Sunday, November 13, 2011

Musing on "Charcuterie"



Galantine de canard aux pistaches
(by the author)

  At its literal core, the word “Charcuterie” seems to be more concerned with the work of the hamburger jerk and rotiseur (roast cook) than it does with what we now understand to be the work of the traditional French charcutier

Charcuterie: 1858, from Fr. charcuter (16c.), from obsolete char (Mod.Fr. chair) cuite "cooked flesh," from chair "meat" (from O.Fr. char, from L. carnem) + cuit, pp. of cuire "to cook." (Online Etymology Dictionary)

So the literal meaning of the word “charcuterie” is something on the order of of the realm or place of cooked meat.

If we take the literal meaning to represent what people actually did when they said they were doing “charcuterie” then we would expect them to be engaged in cooking meat. By the same measure, a shop where meat was cooked for sale might be called a “charcuterie.” But like so many words, the literal meaning of charcuterie ceded importance to new meanings applied by practitioners and their clients and hagiographers and others so that nowadays the word is understood to mean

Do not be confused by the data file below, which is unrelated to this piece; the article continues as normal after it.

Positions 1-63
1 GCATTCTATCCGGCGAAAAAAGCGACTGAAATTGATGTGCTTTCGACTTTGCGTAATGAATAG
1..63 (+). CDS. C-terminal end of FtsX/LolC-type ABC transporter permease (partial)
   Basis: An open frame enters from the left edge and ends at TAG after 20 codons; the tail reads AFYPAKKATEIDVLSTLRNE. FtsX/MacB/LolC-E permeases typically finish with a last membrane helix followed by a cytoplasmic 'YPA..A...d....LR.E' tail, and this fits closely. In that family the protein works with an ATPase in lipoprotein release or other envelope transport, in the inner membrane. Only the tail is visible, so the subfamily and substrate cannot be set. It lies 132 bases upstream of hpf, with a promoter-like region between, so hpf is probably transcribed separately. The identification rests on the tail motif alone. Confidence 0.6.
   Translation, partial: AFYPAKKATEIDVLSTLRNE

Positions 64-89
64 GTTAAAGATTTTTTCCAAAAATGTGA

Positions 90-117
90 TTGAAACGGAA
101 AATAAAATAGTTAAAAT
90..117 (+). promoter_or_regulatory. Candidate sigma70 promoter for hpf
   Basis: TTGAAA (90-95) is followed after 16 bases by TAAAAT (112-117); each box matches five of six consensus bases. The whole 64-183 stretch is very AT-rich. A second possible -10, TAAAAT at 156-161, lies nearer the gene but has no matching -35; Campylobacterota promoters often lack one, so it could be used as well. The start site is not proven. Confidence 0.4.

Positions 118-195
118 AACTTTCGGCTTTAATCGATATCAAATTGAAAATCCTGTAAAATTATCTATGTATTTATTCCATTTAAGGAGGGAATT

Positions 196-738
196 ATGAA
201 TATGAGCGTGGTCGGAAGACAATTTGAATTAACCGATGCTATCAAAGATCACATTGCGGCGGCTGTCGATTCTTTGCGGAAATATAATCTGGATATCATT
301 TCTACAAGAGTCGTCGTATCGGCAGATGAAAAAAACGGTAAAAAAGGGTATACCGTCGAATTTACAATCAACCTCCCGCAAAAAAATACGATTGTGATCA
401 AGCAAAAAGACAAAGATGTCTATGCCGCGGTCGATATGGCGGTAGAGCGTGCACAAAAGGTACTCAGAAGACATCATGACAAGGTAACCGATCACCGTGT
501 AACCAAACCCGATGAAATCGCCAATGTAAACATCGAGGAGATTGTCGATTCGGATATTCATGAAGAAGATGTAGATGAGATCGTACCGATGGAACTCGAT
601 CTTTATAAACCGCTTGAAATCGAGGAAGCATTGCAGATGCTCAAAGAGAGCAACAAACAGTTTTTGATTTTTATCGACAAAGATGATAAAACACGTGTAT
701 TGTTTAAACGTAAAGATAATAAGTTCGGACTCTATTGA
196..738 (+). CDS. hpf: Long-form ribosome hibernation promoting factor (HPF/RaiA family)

[Charcuterie] a delicatessen specializing in dressed meats and meat dishes; also : the products sold in such a shop French, literally, pork-butcher's shop, from Middle French chaircuiterie, from chaircutier pork butcher, from chair cuite cooked meat; First Known Use: circa 1858
(Merriam-Webster)          

Those familiar with the contents of modern charcuterie shops know to expect to find mostly pork in the form of cured, fermented, air dried, cooked and smoked sausages, salami, pate’s, terrines, confit etc.  all mostly identifiable as “French” in style  but with a smattering of Italian and German style preparations. In other words, the French charcuterie (shop) like the word charcuterie is more or less synonymous with French, Italian and German prepared pork products.  

2 comments:

scott said...

That's why I call it salumi, Bob. Don't want anyone to be confused when I have no French or German offerings. :)

Linda/IdahoRocks said...

I'd guess, given the first 1858 date in the etymology dictionary, that most meat in that time frame was eaten cured rather than fresh; hence, charcuterie became synonymous with shops that sold cured meats. Whatever the background, I've become hooked on the art of charcuterie.